Going behind the uncommon 1967 Cartier Crash London watch, with a dial formed like a ghost’s face, that simply bought for $1.5 million
Dominated largely by Rolex and Patek Philippe, the world of watch auctions has a brand new winner on the block. A Cartier Crash London has bought for an exceptional $1.5 million in a web based public sale, making it the costliest auctioned Cartier wristwatch, ever.
With a rare dial formed like a ghost’s face, the 18 carat gold watch is from 1967, the primary 12 months of manufacturing of the Crash watch. Only a couple of of those have been made, making its discovery really exceptional. “While we do our best to preserve the anonymity of our consignors, I can tell you that the watch was previously unknown to the collector community and that it came from the family of a long-time owner in the US,” says Eric Ku, co-founder of Loupe This, the net public sale home that dropped the hammer on the record-breaking watch.
The sale worth of the 1967 watch is sort of double the value of the final notable Cartier Crash from 1970, which was auctioned by Sothbey’s for $885,000 (approx) late final 12 months. “I have watched the Crash break record after record at auctions. I’ve thought about how amazed my grandfather, Jean-Jacques Cartier, would be by the ever-increasing surge of interest,” says Francesca Cartier Brickell, the bestselling writer of The Cartiers guide. Jean-Jacques Cartier was the final of the Cartiers to personal and handle the Cartier London department that designed and produced the Crash watch.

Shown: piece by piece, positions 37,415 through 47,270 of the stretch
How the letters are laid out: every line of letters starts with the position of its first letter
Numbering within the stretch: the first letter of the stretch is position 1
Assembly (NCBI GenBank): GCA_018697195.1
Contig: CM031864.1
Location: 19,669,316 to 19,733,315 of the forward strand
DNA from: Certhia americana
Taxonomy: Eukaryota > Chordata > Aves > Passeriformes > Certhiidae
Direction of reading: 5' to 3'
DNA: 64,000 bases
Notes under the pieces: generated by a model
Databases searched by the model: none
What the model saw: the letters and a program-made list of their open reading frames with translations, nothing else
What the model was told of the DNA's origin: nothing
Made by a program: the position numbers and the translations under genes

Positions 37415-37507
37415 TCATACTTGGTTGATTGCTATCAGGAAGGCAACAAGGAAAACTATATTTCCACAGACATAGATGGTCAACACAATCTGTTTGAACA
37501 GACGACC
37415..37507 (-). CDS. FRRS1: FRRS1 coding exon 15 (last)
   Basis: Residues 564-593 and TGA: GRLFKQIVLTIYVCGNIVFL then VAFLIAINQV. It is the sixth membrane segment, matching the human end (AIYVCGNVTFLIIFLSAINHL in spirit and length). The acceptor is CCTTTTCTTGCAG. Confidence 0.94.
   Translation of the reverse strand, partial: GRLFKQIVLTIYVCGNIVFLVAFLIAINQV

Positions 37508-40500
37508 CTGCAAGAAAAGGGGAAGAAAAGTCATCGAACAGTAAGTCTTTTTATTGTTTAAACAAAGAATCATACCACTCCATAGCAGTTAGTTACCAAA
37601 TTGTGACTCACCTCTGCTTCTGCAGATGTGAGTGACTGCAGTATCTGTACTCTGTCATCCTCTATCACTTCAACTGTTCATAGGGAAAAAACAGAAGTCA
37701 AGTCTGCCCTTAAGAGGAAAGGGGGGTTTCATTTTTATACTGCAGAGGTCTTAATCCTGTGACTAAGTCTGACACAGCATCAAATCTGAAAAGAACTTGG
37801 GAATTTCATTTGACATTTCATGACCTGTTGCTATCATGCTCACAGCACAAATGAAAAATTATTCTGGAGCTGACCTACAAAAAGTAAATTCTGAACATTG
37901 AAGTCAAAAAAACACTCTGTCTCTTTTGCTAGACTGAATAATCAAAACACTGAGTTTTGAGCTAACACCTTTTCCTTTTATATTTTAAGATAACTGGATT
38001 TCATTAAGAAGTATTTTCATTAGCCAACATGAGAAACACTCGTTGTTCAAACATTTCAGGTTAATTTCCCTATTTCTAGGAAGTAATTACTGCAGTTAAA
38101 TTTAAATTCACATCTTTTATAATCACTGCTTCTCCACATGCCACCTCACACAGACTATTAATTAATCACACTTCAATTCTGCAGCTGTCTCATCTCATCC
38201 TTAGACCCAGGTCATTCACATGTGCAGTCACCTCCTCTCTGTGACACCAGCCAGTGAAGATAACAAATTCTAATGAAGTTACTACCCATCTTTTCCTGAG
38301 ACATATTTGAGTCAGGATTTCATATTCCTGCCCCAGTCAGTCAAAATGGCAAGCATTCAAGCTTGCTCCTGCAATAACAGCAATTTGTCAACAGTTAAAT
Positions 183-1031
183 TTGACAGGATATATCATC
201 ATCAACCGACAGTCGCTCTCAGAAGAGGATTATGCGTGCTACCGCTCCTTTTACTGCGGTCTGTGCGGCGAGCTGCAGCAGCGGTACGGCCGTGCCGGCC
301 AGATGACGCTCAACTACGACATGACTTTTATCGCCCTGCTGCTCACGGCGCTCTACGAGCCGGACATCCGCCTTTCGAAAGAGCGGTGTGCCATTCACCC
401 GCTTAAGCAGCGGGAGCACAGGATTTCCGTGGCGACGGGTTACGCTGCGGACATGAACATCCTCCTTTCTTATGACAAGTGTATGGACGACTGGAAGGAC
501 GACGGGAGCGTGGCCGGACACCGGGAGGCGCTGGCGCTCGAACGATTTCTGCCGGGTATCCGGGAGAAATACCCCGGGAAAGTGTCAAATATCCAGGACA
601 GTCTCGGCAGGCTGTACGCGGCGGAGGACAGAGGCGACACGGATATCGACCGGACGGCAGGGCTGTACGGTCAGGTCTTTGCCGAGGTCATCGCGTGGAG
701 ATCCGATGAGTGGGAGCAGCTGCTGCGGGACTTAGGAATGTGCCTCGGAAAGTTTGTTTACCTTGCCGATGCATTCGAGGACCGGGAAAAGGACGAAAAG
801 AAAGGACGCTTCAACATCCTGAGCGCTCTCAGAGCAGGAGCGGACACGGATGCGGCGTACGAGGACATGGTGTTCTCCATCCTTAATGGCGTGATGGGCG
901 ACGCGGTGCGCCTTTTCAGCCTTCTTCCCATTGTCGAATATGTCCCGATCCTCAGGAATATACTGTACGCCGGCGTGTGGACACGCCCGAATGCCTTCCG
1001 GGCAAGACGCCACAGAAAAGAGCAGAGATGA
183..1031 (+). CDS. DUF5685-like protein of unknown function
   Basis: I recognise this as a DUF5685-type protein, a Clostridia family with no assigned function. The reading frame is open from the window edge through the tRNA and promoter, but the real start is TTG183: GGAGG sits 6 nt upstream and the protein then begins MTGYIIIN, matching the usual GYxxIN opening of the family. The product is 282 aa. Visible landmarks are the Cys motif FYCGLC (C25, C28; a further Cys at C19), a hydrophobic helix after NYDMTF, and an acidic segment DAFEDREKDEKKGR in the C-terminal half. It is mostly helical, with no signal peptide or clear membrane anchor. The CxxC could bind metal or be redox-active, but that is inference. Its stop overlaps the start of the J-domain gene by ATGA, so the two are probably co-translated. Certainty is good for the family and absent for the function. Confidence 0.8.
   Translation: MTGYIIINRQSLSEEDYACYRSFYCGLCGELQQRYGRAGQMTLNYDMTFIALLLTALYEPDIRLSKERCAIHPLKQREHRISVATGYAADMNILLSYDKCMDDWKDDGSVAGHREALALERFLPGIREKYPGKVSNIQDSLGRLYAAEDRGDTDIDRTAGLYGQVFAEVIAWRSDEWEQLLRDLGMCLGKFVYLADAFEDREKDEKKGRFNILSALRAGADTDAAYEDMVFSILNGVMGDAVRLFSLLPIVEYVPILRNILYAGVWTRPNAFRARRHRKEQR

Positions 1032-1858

“Cartier watches were focused on timeless design principles. Now, because of social media, people are exposed to more and more information about the history and quality of these bespoke timepieces. Frankly, interest in classic Cartier watches has been building for quite a few years,” adds Brickell.
With a dial shaped like the face of a ghost, the watch has had a number of stories narrating its unusual origin. Some suggest that the shape was inspired by the mangled yet artistic state of an elliptical Cartier Baignoire watch that was damaged in an automobile accident. The owner brought the watch to the Cartier London boutique for inspection, unwittingly inspiring Jean-Jacques Cartier to design a dial shaped like a ghostly face. The other story suggests that the curvaceous shape of the dial was inspired by the melting clocks in Salvador Dali’s 1931 painting, The Persistence of Memory,
“In the 1960s, my grandfather and his head watch designer, Rupert Emmerson, designed the Cartier Crash watch by taking the popular oval-shaped watch, pinching the ends at a point, and putting a kink in the middle. It was incredibly simple and yet ground-breaking in its refusal to follow conventional watch shapes [rectangular, oval, square or circular], It wasn’t even symmetrical,” reveals Brickell. “When it first came out, the Crash proved too radical for its time. So much so that one of the first customers brought his Crash watch back and swapped it for something more conventional!”
“My grandfather was also a total perfectionist. These handmade Cartier London watches were incredibly time consuming and expensive to make but were built to last, and some of the best craftsmen in England were working on them. So few were ever made and now there’s a growing recognition for that work. They represent something truly special,” concludes Brickell.
Among the classic watches, the highest spot is held firmly by Paul Newman’s Rolex Daytona from 1968. It was auctioned for $17.8 million. Currently, the costliest auctioned watch is the multi complication, Patek Philippe Ref. 6300A-010 Grandmaster Chime in stainless-steel, at a hammer worth of $31.2 million.